Sunday, May 30, 2010

so many colors!

I've gone a little crazy with cutting 5" squares for the rainbow quilt. Here they are, laid out for spraying with starch, in the hopes that a little stiffening will help me sew on the bias without distorting the fabric so badly. Aren't all those colors just yummy?

Thursday, May 27, 2010

felted friends

Here are my felted friends, stuffed and ready to play!It's such a beautiful day, and they look like they want to go frolic outside.Good idea. See you later!


Wednesday, May 26, 2010

rainbow socks

I'm still in a rainbow mood, so when I saw this yarn on KnitPicks, I couldn't resist. (Felici, in the colorway "rainbow." Appropriate.) I decided to make some plain vanilla socks, just rainbow stripes, with purple toes and heels. The purple is KnitPicks kettle-dyed Essential in Eggplant. Yummy.

There may not be a pot of gold at the end of this rainbow, but I hope there will be a pair of cheerful socks!

Tuesday, May 25, 2010

HST adventure, continued

I'm having lots of fun with my rainbow quilt! Here are the HST blocks I have assembled so far; they will be 8" square when they're all sewn together:
I have some more that are most of the way assembled; one seam left to go!
I think when they all go together in the quilt top, I'll have a pretty good mix of colors. Nice and rainbow-y, which is the mood I'm in right now! You can see that I've decided to try an "everything but purple" color scheme. Unusual for me, since purple is a color that really speaks to me, but I started with bright pinks, greens, yellow and orange, and decided to try one of these "leave one color out" color schemes I've read about but never tried. We'll see how it goes! My triangle sewing leaves something to be desired, but I think I'm getting better.

I really hope to get some more blocks assembled this weekend!

Monday, May 24, 2010

Rainbow HST Quilt

I've been really enjoying Red Pepper Quilt's blog lately, and I recently felt inspired by the HST (half-square triangle) Overload quilt. I enjoy the shapes and the bright rainbow colors are really appealing to me right now. You can see from my pile of scraps the sort of bright, sunny colors I'm going for. I cut a bunch of 5" squares (pairs of each color, plus extras to use on other quilts):
I paired up light and dark colors, marked a diagonal on the light-colored square, and sewed a seam 1.4" to each side of the diagonal line. Here they are, ready to be ironed; you can tell I still haven't quite mastered the art of sewing an even seam on the bias (diagonal to the grain of the fabric), as they're a bit wrinkly:
Then I cut them apart on the marked line, like so:
Which gives two pairs of triangles sewn together!
When you unfold them, you get half-square triangles!
I originally tried just trimming off the triangular bits from the seams,
but in the end I had to trim them down to 4.5" squares. Trimming about 1/8" allowed me to square them up again, as my imperfect sewing & ironing meant they weren't all quite...quite. Also, 4.5" squares simplify the math from here on out!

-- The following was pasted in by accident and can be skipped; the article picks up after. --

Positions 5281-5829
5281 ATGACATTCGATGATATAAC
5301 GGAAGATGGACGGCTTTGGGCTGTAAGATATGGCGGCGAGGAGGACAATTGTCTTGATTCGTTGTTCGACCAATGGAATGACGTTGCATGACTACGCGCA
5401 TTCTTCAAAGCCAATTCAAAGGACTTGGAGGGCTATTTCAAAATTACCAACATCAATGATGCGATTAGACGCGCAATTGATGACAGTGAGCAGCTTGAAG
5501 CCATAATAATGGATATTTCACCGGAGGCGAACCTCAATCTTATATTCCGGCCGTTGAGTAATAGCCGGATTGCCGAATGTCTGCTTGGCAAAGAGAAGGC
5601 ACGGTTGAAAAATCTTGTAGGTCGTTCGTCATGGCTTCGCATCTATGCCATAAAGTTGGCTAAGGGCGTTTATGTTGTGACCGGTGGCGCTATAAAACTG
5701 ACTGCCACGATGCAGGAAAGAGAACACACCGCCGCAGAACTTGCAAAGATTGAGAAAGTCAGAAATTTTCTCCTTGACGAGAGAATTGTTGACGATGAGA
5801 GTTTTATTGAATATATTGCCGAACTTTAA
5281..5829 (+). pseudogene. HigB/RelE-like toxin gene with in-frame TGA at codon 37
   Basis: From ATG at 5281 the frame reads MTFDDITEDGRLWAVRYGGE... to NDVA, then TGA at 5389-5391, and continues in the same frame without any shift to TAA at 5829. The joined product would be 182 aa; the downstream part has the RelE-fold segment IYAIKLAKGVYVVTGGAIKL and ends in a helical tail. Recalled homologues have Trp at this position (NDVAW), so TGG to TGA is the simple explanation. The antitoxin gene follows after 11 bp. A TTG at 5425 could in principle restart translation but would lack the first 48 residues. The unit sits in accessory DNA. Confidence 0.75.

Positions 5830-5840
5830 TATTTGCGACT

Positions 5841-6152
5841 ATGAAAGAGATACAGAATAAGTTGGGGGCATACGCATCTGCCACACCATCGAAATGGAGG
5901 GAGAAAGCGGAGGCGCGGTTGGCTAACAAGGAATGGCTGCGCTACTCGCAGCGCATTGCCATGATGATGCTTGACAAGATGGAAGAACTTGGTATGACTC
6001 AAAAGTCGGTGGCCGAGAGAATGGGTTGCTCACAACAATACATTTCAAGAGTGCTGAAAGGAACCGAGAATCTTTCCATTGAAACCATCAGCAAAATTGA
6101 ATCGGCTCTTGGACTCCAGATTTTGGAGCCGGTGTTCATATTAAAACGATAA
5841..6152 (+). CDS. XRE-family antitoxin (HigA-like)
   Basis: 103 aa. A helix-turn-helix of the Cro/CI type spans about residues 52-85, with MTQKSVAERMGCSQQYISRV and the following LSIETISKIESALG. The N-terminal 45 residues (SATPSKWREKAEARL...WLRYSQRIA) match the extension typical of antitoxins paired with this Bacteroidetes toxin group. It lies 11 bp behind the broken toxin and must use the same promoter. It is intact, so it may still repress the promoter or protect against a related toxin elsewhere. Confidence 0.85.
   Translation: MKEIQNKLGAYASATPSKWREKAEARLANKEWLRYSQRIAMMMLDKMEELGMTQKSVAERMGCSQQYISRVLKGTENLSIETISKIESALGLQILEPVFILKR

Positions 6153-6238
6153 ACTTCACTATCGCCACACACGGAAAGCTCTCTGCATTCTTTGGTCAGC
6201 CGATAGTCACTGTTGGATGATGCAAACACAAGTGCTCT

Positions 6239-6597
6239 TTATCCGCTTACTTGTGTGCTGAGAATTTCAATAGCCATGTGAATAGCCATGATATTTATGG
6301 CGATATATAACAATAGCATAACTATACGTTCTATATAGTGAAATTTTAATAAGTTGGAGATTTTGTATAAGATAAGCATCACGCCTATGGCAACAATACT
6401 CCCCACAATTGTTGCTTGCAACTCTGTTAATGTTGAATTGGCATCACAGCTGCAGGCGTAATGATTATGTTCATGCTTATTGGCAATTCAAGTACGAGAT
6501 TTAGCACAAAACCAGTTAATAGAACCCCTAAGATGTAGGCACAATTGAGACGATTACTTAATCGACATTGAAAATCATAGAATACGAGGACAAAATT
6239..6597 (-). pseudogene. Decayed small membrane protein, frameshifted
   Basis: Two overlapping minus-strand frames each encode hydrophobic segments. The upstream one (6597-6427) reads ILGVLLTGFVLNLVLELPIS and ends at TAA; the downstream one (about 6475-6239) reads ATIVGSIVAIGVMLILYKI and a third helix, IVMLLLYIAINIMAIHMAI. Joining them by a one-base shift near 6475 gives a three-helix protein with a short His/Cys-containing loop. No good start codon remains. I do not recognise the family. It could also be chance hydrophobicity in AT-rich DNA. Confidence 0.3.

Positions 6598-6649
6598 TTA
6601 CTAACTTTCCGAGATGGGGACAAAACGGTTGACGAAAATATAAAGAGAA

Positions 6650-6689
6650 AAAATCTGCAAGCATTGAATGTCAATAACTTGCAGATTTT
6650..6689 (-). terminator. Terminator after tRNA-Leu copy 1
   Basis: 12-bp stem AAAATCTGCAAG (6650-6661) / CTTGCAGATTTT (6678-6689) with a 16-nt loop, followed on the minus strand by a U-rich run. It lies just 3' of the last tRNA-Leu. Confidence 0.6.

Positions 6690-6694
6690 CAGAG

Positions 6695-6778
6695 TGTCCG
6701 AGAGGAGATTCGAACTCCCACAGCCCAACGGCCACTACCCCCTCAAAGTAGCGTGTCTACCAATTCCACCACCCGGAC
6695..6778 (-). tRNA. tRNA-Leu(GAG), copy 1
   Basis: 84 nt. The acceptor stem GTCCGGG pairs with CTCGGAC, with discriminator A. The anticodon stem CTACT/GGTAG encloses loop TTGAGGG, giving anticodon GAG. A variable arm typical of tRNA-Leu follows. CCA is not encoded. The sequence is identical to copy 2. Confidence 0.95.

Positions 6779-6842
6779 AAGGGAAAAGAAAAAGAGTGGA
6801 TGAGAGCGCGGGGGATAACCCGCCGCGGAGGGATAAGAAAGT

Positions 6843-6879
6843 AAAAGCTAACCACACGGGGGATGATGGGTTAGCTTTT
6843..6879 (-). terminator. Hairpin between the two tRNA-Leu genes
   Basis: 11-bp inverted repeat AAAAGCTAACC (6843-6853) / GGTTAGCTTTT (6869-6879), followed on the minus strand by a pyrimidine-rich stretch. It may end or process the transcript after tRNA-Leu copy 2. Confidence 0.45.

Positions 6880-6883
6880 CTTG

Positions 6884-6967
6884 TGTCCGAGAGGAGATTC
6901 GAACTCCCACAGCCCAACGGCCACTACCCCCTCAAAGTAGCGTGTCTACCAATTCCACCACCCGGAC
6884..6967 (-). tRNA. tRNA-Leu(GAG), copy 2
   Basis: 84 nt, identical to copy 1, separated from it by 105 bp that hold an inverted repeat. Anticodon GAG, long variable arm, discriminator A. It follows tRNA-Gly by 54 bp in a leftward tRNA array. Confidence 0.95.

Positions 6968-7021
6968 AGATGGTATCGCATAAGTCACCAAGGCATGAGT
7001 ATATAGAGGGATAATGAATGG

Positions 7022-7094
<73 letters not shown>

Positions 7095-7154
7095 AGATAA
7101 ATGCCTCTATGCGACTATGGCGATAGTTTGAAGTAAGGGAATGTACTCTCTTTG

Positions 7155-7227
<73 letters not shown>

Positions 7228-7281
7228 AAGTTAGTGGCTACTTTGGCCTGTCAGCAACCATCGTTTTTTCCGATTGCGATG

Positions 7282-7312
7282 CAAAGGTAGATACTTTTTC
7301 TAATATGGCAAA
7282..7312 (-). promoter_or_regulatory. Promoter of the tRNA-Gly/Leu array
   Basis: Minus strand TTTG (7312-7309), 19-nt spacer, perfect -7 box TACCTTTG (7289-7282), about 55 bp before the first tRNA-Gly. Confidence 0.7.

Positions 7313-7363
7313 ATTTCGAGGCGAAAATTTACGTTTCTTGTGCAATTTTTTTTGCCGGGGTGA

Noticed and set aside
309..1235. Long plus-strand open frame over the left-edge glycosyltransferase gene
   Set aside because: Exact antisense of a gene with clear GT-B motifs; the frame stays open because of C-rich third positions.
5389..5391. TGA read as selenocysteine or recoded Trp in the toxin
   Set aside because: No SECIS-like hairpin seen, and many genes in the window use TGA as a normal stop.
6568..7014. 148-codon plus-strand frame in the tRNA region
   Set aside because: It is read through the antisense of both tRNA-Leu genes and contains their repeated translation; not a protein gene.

I can't wait to assemble them and see what it'll be like!

Saturday, May 22, 2010


I feel so productive today! Three knitted creatures went in the washing machine, and three cute felted guys came back out! Here they are laid out post-felting:They're not stuffed yet, but they'll still stand on their own!At least for a bit. Here's an action shot with the grey sheep falling down:
I can't wait for them to dry so I can stuff and finish them! I'm having so much fun I even started another sheep, this one with two strands of undyed Stockbridge (a yummy 50/50 wool alpaca blend, the white yarn I used in the grey alpaca) and one strand of the oatmeal-colored Lamb's Pride. I'm too lazy to try to figure out how to modify the pattern to make bigger animals, so I'm sticking with the "add more strands" strategy for now. Fun, fuzzy, cozy, what's not to love?

Friday, May 21, 2010

my two cents on modern quilting and design process

Today I stumbled upon an interesting conversation going around the blogosphere about what "modern quilting" is, and about sharing design process more in our blogs. Specifically, I've been thinking about R0ssie's post on mutant quilting, in part in response to Naptime Quilter's post "throwback - a digression," and R0ssie's process pledge.

What does it mean to be a quilter? A "modern" quilter? What route did you take into quilting?

Marit brought up cooking, and that really resonated with me. I think the fiber arts, like cooking, can be approached in a variety of ways. With cooking, you can learn in the French tradition, Julia Child style, in a strict classroom with a fussy guy yelling at you to cut your veggies precisely in various shapes whose acceptable dimensions are defined down to the millimeter, and you can learn precisely how to make each of the "mother sauces" from which all other sauces are made. Or you can travel the world (in person, or via books, restaurants, or the internet) and absorb the traditional cooking methods and flavors of Morocco, Greece, Russia, Spain and Peru. You can be an avid coupon cutter, priding yourself on getting $50 worth of groceries for $5.23, and eat whatever it is that is on sale. You can learn a set of techniques, and then pull stuff out of the cupboard and throw it together using those techniques. You can cook strictly from recipes, or be inspired by recipes, finding flavor combinations and cooking methods, or simply modifying dishes to suit.